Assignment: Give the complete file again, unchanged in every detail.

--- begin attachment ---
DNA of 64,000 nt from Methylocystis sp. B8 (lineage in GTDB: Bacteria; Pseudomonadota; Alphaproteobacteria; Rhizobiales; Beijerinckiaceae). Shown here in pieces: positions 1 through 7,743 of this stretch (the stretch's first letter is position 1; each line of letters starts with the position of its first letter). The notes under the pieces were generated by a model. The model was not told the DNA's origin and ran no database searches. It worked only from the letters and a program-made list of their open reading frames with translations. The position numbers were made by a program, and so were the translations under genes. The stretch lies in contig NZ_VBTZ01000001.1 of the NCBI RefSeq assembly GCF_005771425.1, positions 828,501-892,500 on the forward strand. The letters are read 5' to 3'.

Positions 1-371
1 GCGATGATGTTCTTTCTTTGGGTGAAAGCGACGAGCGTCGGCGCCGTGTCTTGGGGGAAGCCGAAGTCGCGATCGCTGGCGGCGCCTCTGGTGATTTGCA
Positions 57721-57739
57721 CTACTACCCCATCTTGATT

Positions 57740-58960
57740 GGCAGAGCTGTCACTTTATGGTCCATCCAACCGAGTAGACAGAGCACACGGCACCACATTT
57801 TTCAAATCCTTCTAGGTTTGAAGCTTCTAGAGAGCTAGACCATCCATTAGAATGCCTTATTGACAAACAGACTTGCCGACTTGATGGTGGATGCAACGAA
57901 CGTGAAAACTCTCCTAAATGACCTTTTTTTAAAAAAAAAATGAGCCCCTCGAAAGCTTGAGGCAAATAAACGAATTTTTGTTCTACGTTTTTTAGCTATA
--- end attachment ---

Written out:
DNA of 64,000 nt from Methylocystis sp. B8 (lineage in GTDB: Bacteria; Pseudomonadota; Alphaproteobacteria; Rhizobiales; Beijerinckiaceae). Shown here in pieces: positions 1 through 7,743 of this stretch (the stretch's first letter is position 1; each line of letters starts with the position of its first letter). The notes under the pieces were generated by a model. The model was not told the DNA's origin and ran no database searches. It worked only from the letters and a program-made list of their open reading frames with translations. The position numbers were made by a program, and so were the translations under genes. The stretch lies in contig NZ_VBTZ01000001.1 of the NCBI RefSeq assembly GCF_005771425.1, positions 828,501-892,500 on the forward strand. The letters are read 5' to 3'.

Positions 1-371
1 GCGATGATGTTCTTTCTTTGGGTGAAAGCGACGAGCGTCGGCGCCGTGTCTTGGGGGAAGCCGAAGTCGCGATCGCTGGCGGCGCCTCTGGTGATTTGCA
Positions 57721-57739
57721 CTACTACCCCATCTTGATT

Positions 57740-58960
57740 GGCAGAGCTGTCACTTTATGGTCCATCCAACCGAGTAGACAGAGCACACGGCACCACATTT
57801 TTCAAATCCTTCTAGGTTTGAAGCTTCTAGAGAGCTAGACCATCCATTAGAATGCCTTATTGACAAACAGACTTGCCGACTTGATGGTGGATGCAACGAA
57901 CGTGAAAACTCTCCTAAATGACCTTTTTTTAAAAAAAAAATGAGCCCCTCGAAAGCTTGAGGCAAATAAACGAATTTTTGTTCTACGTTTTTTAGCTATA